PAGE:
In Black & White: 5 Tips For Interracial Couples Discussing Racism

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Credit: Corbis

This past June, my husband and I celebrated five years of marriage. You can probably guess that celebrating our five-year anniversary during a revolution and a pandemic was not what we had planned. And yet, as a Racial Justice Educator, and a Black woman and in an interracial marriage, discussions about race are hardly new for me.

After all, racism has been around for centuries. Even though America may be in a moment of national race consciousness, the tactics of racism and performative allyship are not new. Many of us have been knew. In America, I’d contest that Black and Indigenous minorities have always been the most impacted by racism. Indeed, I have also found that interracial couples often experience racism in very targeted and very specific ways. And right now, it seems like the stakes to talk about race and racism and what that looks like interracial relationships are even higher.

As a couple that moved from the Pennsylvania Bible belt just a few years after Trump was elected to office, my marriage is no stranger to racism. While the Pennsylvania Bible belt is home to the ever peace-loving Amish and Mennonites, it is also incredibly and overtly racist. Most notably, in 2015 my white adoptive family’s hometown, Bainbridge, went viral for the signs: This is Not a Gun Free Zone. In 2018, two Black businessmen waiting for the start of a business meeting were arrested at a Philadelphia Starbucks. During that same year, five Black women were playing golf in York County when they had the cops called on them for “playing too slowly.” And, in 2019 at the Fayette County Fair, the Fayette County GOP was forced to remove a dartboard that had the faces of “the Squad” on it.

Personally, I have been spit on, followed, threatened, cursed, and yelled at. White male strangers have come up and both congratulated and scolded my husband on his “choice of a wife.” Living in a racialized world, white supremacy insists on taking up space every day in systems, policies, practices, procedures, and beliefs. White strangers have disrupted my everyday life by inserting their beliefs that my marriage is either the future or a disgrace, that my babies (because everyone just seems to assume that I can and will procreate) will be beautiful or disgusting, and that I might just be a fetish: “I see you like em’ Black,” strangers will shout at my husband.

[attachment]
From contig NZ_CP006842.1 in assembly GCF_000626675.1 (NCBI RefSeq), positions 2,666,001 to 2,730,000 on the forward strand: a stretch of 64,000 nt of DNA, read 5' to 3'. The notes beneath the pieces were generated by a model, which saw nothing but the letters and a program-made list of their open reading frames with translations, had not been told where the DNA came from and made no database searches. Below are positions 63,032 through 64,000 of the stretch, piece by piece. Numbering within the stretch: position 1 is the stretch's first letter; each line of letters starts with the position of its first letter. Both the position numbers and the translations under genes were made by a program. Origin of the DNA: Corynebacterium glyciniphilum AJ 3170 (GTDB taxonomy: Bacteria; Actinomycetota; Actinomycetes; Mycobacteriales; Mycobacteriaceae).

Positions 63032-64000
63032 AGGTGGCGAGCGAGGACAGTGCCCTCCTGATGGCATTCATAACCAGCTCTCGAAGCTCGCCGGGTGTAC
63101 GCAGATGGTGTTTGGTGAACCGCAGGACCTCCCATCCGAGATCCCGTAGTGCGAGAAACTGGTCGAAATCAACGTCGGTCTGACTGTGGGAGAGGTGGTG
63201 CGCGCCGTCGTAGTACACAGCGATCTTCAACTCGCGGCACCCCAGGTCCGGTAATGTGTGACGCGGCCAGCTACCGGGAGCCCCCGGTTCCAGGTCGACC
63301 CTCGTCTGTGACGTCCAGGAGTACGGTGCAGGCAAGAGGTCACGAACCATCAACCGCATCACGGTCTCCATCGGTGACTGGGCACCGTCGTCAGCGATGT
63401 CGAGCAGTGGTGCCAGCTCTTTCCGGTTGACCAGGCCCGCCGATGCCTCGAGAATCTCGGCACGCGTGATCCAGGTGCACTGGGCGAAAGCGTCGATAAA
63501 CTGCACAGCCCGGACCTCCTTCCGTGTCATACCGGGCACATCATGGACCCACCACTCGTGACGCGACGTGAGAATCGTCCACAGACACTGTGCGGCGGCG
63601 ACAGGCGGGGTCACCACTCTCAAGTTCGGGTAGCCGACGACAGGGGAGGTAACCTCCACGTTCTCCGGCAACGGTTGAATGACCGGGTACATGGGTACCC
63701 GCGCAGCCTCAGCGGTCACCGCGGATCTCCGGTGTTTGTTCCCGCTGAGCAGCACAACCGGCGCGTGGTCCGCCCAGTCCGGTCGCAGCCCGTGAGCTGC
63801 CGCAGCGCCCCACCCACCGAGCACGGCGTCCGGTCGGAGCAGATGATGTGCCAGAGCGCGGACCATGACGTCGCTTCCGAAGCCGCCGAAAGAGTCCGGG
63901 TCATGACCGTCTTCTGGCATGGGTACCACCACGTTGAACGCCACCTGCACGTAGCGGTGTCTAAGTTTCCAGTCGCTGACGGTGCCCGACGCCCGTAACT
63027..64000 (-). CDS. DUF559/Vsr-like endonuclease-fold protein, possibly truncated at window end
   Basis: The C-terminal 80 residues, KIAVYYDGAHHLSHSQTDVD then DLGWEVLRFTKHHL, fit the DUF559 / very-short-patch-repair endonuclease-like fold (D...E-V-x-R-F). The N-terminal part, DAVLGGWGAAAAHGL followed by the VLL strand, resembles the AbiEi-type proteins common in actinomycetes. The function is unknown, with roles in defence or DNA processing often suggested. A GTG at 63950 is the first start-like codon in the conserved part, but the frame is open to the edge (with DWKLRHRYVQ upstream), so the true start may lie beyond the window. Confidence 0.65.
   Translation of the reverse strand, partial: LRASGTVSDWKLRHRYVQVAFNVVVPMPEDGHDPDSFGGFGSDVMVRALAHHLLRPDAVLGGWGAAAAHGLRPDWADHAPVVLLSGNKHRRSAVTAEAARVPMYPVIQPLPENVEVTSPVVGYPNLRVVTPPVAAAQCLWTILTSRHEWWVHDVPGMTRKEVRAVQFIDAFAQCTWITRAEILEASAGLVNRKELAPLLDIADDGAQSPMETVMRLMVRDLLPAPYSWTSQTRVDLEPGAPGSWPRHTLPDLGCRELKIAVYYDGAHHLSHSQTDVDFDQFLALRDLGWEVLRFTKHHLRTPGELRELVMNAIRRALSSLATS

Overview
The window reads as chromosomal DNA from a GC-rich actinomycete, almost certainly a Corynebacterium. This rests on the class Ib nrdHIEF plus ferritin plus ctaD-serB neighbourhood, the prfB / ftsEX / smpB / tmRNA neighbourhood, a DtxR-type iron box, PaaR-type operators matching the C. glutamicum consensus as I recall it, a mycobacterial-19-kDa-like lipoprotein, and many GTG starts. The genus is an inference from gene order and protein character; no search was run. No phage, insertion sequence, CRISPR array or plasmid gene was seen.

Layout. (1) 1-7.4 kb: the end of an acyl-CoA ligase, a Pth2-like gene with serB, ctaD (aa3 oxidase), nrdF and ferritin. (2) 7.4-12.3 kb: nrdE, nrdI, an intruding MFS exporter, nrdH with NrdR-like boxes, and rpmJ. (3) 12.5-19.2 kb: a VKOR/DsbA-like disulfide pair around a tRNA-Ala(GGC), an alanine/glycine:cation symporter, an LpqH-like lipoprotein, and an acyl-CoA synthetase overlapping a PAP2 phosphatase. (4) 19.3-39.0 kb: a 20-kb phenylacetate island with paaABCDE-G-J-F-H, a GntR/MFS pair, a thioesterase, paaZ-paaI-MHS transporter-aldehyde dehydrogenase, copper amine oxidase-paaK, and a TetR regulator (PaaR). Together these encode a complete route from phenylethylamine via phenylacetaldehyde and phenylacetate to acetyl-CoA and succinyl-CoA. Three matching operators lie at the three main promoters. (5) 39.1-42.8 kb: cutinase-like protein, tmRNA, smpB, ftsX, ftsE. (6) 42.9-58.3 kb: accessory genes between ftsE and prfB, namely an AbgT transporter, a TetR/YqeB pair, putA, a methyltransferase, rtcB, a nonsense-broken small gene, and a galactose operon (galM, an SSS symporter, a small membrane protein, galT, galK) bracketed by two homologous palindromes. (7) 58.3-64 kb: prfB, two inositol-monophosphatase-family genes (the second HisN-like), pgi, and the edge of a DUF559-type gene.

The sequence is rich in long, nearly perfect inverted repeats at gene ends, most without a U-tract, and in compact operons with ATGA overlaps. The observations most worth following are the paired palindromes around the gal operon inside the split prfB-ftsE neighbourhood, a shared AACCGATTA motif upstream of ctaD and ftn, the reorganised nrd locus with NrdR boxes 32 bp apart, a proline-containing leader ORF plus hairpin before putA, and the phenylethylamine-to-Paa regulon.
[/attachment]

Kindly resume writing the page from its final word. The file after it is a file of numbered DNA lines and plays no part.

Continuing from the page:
White supremacy will insist on taking up space in interracial relationship, and it will insist on taking it up to your detriment.

Here are five tips that I recommend every interracial couple implement:

  1. Do Not Date White Supremacy. I’ve heard it said that all of us have a little bit of “I want to save the world in us.” And, maybe you’ve seen the viral Tumblr meme that shares how the professor says, “and it’s okay if you only end up saving yourself.” If you are a Black, Indigenous, or Person of Color, do not allow yourself to be in a relationship with someone that is a white supremacist. Sounds obvious, right? Laughable, even? But white supremacy shows up even in that super hot person you are sure is woke. It’s insidious like that. It is sneaky. Know its tactics. Learn to pay attention to the very real fact that to some people you will just be a fetish. I have a girlfriend that says she can sniff racism. Seriously, take a sniff at your relationships. Listen: if you are in an interracial relationship, then you need to have the hard conversations about race and racism from the beginning. Set your expectations from the beginning. Talk about whiteness (I do that first before Blackness) from the beginning. Because if you don’t, too often it will take a serious toll on your mental health.